Shauna, I am sorry to see you go, but happy that the internet extends even to Southern California so all your friends here can continue to check in on your life through your blog. I do hope you're planning on keeping it up. You'll have to share more pictures with us and keep us informed as you settle in. I can read in your words how much you'll miss this area, but there will be some new beauty to love.

We'll miss you. But see you here and in our minds.


Sphinx Ink said...

Thank you, Shauna, for the beautiful essay, not only on the joys of New Orleans, but on the nostalgia of loved places. I'm glad to have gotten to know you. I bless the Internet, which will make it easier for us to stay in touch after you move. And, as different as the desertscape of Southern California is from the green lushness of South Louisiana, you will grow to love SoCal's unique beauty, too...although you're not likely to find a horse-drawn cart selling Roman candy going by your house in Riverside!

Shauna Roberts said...

ROZ and FARRAH, I am going to miss you and the rest of our critique group so much. You are both part of what made New Orleans wonderful for me.

CHARLES, yes, I do plan to keep blogging and will keep reading your blog as well. I suspect my posts will be irregular until we get settled in a little--although perhaps I could just post more pictures of my new neighborhood if I don't have time to write.

SPHINX INK, thank you for your comments. I'm sure you're right. Just during the 10 days we spent there buying a house, the landscape changed from an alien moonscape to an intriguing environment begging to be explored. (Need to get some hiking boots first, though.) I'll miss you, but I'm happy to know we can keep in touch by blog and email.

Steve Malley said...

This grizzled old expat understands...

Lisa said...

This post is just beautiful and even though I've never met you in person, I think I'll miss thinking of you in New Orleans, if that makes any sense.

Margaret said...

Stop making me cry, Shauna.
I think New Orleans has to be a state of mind as much as a place, at least I hope so. Every day I see more of this place returning, but when I do, I often realize that what has returned was something I forgot had existed here. So your list of pre-K recollections gave me pause. Just remember that, although the birds are still returning and so are the flowers, my new roses are growing, and roses do well in Southern California too, you know.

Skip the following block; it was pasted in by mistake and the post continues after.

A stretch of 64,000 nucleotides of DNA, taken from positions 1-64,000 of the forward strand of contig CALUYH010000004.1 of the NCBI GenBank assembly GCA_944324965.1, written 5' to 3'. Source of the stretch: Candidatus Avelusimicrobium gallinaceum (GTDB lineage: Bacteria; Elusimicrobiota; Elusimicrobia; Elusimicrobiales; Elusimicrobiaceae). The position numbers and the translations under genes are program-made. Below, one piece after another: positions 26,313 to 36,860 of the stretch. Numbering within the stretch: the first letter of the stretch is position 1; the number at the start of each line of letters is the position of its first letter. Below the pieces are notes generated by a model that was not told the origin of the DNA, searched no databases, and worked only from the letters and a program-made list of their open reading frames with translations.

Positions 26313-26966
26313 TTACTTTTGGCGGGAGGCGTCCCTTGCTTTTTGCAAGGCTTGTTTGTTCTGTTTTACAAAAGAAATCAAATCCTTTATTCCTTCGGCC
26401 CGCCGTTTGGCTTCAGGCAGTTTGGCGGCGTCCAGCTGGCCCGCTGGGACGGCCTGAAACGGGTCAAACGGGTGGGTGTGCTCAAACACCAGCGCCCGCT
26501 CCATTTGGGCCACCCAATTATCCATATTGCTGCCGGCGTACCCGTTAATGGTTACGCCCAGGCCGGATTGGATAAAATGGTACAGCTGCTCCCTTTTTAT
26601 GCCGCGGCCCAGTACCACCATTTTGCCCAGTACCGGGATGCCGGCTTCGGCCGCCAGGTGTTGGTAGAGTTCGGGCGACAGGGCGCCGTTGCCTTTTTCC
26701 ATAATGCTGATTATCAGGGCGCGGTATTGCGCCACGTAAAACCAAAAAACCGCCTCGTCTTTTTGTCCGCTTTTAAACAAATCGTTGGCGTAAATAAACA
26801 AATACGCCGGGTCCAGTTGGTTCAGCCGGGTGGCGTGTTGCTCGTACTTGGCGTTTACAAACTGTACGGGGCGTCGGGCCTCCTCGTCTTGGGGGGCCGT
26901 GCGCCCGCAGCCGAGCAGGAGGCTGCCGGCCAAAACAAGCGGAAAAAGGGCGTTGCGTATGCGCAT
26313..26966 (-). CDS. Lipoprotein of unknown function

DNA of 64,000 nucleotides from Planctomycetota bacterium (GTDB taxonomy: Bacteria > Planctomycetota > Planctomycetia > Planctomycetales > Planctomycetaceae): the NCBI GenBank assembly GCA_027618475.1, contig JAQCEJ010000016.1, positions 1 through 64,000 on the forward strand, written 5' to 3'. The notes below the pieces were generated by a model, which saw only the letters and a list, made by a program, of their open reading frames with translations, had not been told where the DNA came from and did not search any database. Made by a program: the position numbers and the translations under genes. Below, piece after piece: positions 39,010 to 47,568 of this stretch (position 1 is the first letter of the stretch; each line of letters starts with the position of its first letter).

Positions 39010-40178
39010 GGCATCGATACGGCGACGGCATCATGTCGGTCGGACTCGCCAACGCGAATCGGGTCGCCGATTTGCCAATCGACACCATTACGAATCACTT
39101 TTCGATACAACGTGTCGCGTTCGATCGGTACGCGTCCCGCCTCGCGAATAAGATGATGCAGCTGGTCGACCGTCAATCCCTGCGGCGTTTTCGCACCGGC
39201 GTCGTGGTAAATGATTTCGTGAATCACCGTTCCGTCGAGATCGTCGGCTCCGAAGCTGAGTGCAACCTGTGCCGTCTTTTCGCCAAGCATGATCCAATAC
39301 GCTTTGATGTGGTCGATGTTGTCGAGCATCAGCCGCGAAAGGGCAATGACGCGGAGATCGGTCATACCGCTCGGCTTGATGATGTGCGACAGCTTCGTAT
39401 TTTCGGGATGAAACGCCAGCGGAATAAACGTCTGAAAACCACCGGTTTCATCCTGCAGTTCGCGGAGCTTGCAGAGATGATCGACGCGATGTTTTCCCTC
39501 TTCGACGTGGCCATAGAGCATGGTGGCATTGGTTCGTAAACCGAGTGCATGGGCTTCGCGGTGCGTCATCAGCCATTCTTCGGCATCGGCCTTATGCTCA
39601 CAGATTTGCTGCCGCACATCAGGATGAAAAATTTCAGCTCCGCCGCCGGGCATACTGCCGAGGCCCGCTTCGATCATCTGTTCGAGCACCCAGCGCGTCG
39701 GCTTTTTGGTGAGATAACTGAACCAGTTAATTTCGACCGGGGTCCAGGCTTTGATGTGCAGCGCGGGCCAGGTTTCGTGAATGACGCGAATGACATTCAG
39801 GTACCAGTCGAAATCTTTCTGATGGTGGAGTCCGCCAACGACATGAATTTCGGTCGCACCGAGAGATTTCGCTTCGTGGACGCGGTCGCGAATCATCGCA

Anonymous said...

Shauna: I know what you mean. I was born and raised in NO and could not imagine living anywhere else (although I do live in the suburb of Metairie). It is the spirit, ambiance, and soul of the city which gets to you. It will arise again. We will miss you and hope that you will get back on visits to see us all.

Shauna Roberts said...

Thank you, STEVE, LISA, MARGARET, and BRENDA, for stopping by and leaving your comments. I think we'll enjoy living in California. But there's no place like New Orleans and no people like New Orleanians. And since Katrina, one shares a sense of camaraderie with every person one passes on the street. Either the other person is another Katrina survivor, or someone come down to help rebuild, or a tourist spending money the city badly needs. I'll miss that feeling of being connected with everyone.

cs harris said...

Lovely post. I miss every place I've ever lived and left, although I must admit some tug at my heart more than others. The thought of leaving New Orleans some day really hurts. Yet, here's to your new adventure.

Shauna Roberts said...

Thanks, CANDICE. I've lived some places that I couldn't wait to get out of (Iowa, for example), which makes New Orleans is even more special to me. At least I can come back and visit, and I can see some of my SOLA friends at the RWA meeting in San Francisco next year.